Sources say the university has a good chance of resolving all of the outstanding claims by the end of the summer.
If the matter plays out along that timeline, Feinberg and Rozen will have worked for just less than a year on the compensation package.
Reached for comment Monday, Rozen said: "Negotiations have been proceeding in good faith and I'm optimistic that resolutions of many of the claims can be obtained in near-term future."
Rozen declined further comment and there was no indication of what certain cases were settling for.
The claimants' attorneys, when contacted by The Legal, declined to comment on the values their clients have accepted. Attorneys also declined to speculate on the number approved by the board.
However, on Monday, several of the plaintiffs' lawyers commended Penn State's legal representation for its approach to the negotiations.
"My law firm and Mr. Rozen have worked very closely, particularly in recent days, to make the best efforts to resolve our clients' claims and we are in the process of reaching the very final stages of the negotiations," said Matthew Casey of Ross Feller Casey.
Casey and his partner, Joel Feller, have been negotiating on behalf of three victims who testified at Sandusky's trial, who are known as Victim 3, Victim 7 and Victim 10. They also represent Victim 2, whose story was conveyed through the testimony of former Penn State graduate assistant Mike McQueary, along with three claimants who were not part of indictments against Sandusky, including Sandusky's adopted son, Matt Sandusky.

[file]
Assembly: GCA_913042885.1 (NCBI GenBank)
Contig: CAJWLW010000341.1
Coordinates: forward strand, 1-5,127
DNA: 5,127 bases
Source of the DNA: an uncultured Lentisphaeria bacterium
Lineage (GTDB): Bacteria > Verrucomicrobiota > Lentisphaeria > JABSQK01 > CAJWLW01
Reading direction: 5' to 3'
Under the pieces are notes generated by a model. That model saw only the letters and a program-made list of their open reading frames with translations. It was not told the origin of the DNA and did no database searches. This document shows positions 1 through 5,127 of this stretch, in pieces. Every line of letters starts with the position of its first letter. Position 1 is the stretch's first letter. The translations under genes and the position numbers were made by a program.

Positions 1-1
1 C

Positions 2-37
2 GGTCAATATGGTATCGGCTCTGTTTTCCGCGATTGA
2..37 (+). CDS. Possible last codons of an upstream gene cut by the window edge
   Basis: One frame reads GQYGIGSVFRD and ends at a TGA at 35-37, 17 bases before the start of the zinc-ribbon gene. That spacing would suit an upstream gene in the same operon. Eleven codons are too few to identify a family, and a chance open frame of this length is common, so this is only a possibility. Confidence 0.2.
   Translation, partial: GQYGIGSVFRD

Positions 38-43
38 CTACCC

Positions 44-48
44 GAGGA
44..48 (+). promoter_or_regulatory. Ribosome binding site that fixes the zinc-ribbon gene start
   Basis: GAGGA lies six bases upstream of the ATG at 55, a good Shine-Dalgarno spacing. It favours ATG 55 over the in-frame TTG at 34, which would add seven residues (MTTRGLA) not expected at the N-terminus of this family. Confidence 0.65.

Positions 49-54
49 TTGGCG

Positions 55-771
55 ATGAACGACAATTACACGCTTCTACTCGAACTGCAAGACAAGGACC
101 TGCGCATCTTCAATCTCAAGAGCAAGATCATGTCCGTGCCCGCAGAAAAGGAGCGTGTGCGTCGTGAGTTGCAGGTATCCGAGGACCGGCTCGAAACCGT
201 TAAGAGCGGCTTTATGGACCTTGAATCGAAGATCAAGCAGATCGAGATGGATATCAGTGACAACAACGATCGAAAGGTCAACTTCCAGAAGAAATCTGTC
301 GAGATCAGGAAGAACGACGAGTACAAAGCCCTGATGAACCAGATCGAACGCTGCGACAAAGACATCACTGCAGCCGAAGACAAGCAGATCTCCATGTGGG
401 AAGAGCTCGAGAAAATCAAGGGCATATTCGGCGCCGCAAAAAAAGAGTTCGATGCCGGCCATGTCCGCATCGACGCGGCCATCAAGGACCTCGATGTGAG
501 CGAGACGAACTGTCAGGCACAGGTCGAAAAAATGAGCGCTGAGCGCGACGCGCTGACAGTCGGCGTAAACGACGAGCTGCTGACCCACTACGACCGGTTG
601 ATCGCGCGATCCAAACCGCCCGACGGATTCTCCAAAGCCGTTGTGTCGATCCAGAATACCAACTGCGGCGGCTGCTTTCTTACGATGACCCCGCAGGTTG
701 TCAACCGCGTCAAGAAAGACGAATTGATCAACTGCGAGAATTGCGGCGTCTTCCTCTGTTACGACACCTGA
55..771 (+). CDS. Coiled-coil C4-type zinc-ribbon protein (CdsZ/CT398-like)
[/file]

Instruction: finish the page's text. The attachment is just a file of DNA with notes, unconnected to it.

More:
Thomas R. Kline, who represents a man known as Victim 5, said his client was close to settling as well, and commended the Penn State negotiators for bringing most of the claims nearly to completion.
"The board action was one more positive step in the series of steps that are needed to reach a final settlement," Kline said. "There have been negotiations for months which have now, to my understanding, resulted in tentative agreements with many if not most counsel representing the Sandusky victims who have claims against Penn State, including Victim 5, who I represent."
Kline, declining to comment on the value of either his individual settlement or the global number, noted all of the negotiations have had a requirement of confidentiality to his understanding, and that a "large majority" of the negotiations, as he understands it, have been productive.